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Early in his solo career, John Denver began to focus his energy on issues outside of music. He was not afraid to explore new frontiers and discover ways in which the world could become a better place. His passion for protecting the environment became known internationally, and his songs took on a whole new depth. Denver would go on to receive numerous accolades for his humanitarian work and he often performed for charitable and environmental causes.

Denver’s beloved song, “Calypso,” is an ode to world-famous underwater explorer and environmental activist Jacques Cousteau and his research ship, Calypso. It was the hit single on Denver’s 1975 album, Windsong, which deals primarily with Denver’s interest in ecology and nature. In Denver’s 1975 television special, “An Evening with John Denver,” he visited Calypso to dive with Cousteau and share his music with the ship’s crew.

In 1985, Denver received an invitation from the Soviet Union Composers to perform “Let Us Begin (What Are We Making Weapons For?).” He returned to Kiev the following year to perform a benefit concert for the victims of the Chernobyl disaster, a nuclear accident in the Ukraine where thousands, including children, were impacted by high levels of radiation.

Denver, a licensed pilot, had a passion for flying that went far beyond airplanes. He was fascinated by spaceflight, and dedicated himself to NASA’s “Citizens in Space” program. In 1985, he received the NASA Public Service Medal for his efforts to increase awareness of space exploration. Prior to Denver, this honor had only been given to spaceflight engineers and designers.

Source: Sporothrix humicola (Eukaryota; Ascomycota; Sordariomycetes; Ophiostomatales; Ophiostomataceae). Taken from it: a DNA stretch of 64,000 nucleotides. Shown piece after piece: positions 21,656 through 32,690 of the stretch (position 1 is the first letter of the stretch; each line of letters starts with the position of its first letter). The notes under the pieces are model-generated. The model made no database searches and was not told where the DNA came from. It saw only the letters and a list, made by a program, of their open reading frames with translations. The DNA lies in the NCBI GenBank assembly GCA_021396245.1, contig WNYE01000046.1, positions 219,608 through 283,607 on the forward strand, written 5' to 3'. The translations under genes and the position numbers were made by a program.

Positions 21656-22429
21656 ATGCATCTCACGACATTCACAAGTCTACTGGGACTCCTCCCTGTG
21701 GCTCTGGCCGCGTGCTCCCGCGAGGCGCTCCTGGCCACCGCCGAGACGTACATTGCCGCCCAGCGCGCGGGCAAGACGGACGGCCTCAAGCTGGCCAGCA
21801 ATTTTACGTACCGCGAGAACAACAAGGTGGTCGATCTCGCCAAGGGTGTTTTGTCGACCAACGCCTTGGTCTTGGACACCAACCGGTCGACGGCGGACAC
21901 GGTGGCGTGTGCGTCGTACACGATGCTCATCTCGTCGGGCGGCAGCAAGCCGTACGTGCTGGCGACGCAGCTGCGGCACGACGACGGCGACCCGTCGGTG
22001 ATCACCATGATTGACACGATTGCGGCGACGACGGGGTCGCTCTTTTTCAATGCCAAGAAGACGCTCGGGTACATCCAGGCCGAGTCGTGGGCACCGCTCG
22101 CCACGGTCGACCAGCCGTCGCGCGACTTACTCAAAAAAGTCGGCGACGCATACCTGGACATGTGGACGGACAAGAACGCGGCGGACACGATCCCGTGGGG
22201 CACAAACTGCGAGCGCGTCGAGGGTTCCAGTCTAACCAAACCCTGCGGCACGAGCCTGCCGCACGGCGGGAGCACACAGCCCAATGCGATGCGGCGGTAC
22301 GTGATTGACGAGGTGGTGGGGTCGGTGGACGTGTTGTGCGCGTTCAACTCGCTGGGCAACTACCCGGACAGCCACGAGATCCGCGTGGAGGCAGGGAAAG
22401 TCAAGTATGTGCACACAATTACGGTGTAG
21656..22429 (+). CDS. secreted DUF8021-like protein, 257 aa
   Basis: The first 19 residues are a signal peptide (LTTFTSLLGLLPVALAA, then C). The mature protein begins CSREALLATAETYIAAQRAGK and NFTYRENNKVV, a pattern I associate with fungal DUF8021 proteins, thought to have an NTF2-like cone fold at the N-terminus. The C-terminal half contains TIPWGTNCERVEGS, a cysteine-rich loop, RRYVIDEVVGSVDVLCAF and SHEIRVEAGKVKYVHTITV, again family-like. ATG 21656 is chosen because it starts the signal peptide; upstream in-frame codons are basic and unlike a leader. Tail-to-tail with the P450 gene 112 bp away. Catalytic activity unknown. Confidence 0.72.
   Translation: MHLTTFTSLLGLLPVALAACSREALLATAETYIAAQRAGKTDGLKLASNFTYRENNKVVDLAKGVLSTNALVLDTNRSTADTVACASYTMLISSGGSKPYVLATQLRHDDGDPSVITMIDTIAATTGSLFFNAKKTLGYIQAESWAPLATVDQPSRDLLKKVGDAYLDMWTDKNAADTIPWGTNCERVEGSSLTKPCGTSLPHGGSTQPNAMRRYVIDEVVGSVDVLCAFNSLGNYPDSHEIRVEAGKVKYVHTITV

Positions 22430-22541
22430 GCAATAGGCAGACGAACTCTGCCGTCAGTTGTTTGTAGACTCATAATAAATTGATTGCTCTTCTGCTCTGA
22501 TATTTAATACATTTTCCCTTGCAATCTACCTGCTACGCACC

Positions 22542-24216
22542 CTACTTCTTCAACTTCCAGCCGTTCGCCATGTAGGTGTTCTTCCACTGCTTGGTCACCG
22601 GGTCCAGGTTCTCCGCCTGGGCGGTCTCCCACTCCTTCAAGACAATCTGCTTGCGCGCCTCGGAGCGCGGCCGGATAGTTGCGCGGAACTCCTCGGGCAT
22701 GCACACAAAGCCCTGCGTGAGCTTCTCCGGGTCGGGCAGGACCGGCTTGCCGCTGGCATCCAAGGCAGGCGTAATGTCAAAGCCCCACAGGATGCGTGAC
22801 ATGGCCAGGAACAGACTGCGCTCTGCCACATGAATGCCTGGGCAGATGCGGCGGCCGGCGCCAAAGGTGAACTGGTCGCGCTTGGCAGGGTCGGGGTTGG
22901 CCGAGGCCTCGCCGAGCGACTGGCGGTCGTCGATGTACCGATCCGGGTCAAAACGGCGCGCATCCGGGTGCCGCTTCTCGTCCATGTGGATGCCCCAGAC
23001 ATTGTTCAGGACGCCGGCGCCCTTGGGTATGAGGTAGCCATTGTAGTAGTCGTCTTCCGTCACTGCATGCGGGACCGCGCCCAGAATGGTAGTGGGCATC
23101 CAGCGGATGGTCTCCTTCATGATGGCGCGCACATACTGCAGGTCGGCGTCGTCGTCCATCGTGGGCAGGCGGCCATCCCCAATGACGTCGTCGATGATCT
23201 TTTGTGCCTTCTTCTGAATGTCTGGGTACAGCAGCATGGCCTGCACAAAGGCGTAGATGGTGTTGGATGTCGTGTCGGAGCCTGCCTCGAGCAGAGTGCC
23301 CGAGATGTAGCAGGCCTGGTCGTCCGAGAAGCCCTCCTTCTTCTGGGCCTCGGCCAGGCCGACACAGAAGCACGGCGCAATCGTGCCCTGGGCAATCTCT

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Throughout his career, John Denver traveled the world extensively as both a performer and a photographer. During his travels, Denver captured images of the places and people he experienced. Inspired by nature, he took photos of sublime landscapes that he would eventually exhibit professionally. Denver aligned his photographic work with his philanthropic message and often shared his images during lectures and speeches.

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From the GRAMMYs Awards’ first non-televised ceremony in 1959, the ceremony has presented a wide array of artists and hosts over the years, captivating audiences with spellbinding performances and unique collaborations. During the height of John Denver’s career, he graced the GRAMMY stage, an honor that not many celebrities have had. In 1978, Denver hosted the 20th Annual GRAMMY Awards and went on to become a regular. He would host the show five more times after his debut. Years later, Denver received best Musical Album For Children, his first and only GRAMMY Award.